MANILA - A Manila court is set to release the verdict on the cyberlibel case against news outfit Rappler, its CEO Maria Ressa and former researcher Reynaldo Santos, Jr. on June 15.
In an order issued Monday, June 1, the Manila Regional Trial Court Branch 46 notified Ressa and Santos of the promulgation of judgment on June 15, 8:30 a.m., in connection with the case filed by businessman Wilfredo Keng.
The release of the ruling was initially set on April 3 but was postponed because of the lockdown due to the coronavirus pandemic.
Keng accused the 3 of smearing his reputation over a May 2012 article alleging that he supposedly allowed former Chief Justice Renato Corona to use an SUV. The same article cited an intelligence report alleging Keng had a shady past.
He filed a complaint with the NBI for cyberlibel in 2015.
The Department of Justice (DOJ) indicted Ressa, Santos and Rappler in 2019, even though the Cybercrime Prevention Act was not signed into law until September 2012, or 4 months after the initial publication of the article.
The DOJ said Rappler’s 2012 article is covered by the cyberlibel law after it was republished in February 2014.
Rappler and Ressa moved to dismiss the case by arguing that the law did not take effect until April 2014 when the SC decision upholding the law’s validity became final and the temporary restraining order (TRO) was lifted.
But the court, in April last year, rejected Rappler's argument, explaining that the law remained in effect despite the TRO staying its implementation. Any violation, it said, could be prosecuted after the TRO is lifted.
The court also sided with the DOJ in ruling that a cyberlibel case has a prescriptive period of 12 years, compared to 1 year for libel under the Revised Penal Code.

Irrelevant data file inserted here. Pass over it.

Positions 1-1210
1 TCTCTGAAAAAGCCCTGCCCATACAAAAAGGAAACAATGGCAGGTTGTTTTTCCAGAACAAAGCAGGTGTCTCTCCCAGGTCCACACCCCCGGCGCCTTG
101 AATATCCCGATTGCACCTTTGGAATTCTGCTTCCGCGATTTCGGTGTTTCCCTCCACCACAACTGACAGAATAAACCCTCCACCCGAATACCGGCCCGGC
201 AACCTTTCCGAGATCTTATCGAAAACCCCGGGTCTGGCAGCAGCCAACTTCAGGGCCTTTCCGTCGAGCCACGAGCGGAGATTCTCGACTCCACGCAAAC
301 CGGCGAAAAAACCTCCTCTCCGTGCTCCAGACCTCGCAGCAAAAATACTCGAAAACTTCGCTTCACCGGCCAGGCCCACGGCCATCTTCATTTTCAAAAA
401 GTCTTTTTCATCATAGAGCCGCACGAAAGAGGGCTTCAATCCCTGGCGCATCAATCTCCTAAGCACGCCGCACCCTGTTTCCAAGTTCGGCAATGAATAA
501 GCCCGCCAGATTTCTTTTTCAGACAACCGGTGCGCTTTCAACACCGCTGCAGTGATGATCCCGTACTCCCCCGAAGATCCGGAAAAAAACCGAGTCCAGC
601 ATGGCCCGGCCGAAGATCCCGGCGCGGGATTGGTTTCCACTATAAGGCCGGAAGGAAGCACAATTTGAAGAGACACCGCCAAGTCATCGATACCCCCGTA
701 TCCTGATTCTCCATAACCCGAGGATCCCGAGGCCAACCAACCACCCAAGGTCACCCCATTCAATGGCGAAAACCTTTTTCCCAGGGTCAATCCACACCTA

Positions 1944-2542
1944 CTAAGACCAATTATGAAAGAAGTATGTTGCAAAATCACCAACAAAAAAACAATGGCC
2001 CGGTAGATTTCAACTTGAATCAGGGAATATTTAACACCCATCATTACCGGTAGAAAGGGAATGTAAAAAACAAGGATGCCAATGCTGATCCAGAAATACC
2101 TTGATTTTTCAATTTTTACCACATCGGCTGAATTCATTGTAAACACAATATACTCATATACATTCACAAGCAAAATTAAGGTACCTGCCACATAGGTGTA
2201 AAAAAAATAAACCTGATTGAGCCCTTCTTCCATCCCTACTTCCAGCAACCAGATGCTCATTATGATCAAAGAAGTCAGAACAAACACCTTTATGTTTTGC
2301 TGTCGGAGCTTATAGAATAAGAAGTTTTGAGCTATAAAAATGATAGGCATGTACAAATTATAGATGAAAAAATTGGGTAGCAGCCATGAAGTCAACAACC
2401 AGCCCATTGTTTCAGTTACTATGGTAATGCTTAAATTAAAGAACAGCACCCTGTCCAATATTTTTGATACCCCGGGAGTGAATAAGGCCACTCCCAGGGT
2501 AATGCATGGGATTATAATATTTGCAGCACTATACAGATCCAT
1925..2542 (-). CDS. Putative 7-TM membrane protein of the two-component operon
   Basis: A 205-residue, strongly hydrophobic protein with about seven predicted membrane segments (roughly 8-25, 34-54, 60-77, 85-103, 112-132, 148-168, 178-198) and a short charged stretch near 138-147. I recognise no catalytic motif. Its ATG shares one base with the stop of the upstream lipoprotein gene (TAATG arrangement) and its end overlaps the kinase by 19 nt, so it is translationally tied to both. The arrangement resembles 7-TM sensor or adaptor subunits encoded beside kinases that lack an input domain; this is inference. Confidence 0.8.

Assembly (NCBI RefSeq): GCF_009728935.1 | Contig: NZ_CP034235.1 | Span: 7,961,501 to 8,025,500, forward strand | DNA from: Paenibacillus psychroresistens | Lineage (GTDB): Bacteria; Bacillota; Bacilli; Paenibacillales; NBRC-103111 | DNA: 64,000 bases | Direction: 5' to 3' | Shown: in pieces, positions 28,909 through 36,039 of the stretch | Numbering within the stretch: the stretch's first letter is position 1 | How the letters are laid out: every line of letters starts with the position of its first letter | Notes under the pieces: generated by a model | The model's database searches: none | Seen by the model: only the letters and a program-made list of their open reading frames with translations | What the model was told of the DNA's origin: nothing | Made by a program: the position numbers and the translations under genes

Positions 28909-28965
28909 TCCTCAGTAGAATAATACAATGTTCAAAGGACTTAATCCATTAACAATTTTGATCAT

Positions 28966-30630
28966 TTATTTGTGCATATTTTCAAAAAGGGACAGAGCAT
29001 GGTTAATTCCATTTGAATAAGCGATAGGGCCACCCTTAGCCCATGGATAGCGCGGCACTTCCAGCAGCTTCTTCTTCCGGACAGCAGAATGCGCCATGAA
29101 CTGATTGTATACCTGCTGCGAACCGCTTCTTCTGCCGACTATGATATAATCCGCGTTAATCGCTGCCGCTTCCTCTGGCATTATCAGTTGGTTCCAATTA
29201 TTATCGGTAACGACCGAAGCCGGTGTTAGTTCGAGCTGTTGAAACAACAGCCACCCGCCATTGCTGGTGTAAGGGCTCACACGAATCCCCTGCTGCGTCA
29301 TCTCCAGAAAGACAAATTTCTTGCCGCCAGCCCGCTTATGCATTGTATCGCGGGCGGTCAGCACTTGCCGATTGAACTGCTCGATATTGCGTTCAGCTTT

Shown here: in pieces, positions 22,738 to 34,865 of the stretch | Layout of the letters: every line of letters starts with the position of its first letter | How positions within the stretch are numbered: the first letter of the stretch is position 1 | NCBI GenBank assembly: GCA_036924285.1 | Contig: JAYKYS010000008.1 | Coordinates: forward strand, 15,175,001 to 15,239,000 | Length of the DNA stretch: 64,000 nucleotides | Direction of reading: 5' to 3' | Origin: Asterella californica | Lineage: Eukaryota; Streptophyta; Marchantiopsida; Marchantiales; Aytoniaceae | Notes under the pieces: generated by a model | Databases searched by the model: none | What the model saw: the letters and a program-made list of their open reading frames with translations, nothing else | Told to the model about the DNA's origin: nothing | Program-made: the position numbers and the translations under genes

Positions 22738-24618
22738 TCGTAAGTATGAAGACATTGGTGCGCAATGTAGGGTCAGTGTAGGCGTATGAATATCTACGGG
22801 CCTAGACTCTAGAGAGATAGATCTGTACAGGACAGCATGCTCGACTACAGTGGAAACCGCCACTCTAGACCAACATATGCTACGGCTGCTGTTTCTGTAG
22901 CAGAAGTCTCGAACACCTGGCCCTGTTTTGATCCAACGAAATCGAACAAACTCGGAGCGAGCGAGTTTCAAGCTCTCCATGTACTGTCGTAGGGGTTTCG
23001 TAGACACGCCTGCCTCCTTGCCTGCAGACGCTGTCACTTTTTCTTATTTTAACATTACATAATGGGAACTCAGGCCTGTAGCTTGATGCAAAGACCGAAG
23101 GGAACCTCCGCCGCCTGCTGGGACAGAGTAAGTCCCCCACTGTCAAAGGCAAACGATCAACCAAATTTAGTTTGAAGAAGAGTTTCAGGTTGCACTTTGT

A similar plea for the dismissal of the case on the ground of insufficiency of evidence was also junked in November 2019. The court said there was sufficient evidence to "sustain the indictment" and "the accused appear to be the perpetrators."
If the release of the verdict pushes through on June 15, the whole trial will have been over in a little over a year.
If found guilty, Ressa and Santos could face up to 10 years in prison.
Human rights advocates and various local and international media organizations have voiced concern over what they call "shrinking democratic space."
At the time of Ressa's arraignment in May last year, 11 cases have been filed against her. She has posted bail 8 times.
Aside from the cyberlibel case, Rappler and Ressa are facing charges of tax fraud, violation of the Securities Regulation Code and the Anti-Dummy Law, among others.
Ressa has said that the charges against her and Rappler are the current administration's way of intimidating those who seek to hold government to account, a claim dismissed by Malacanang officials.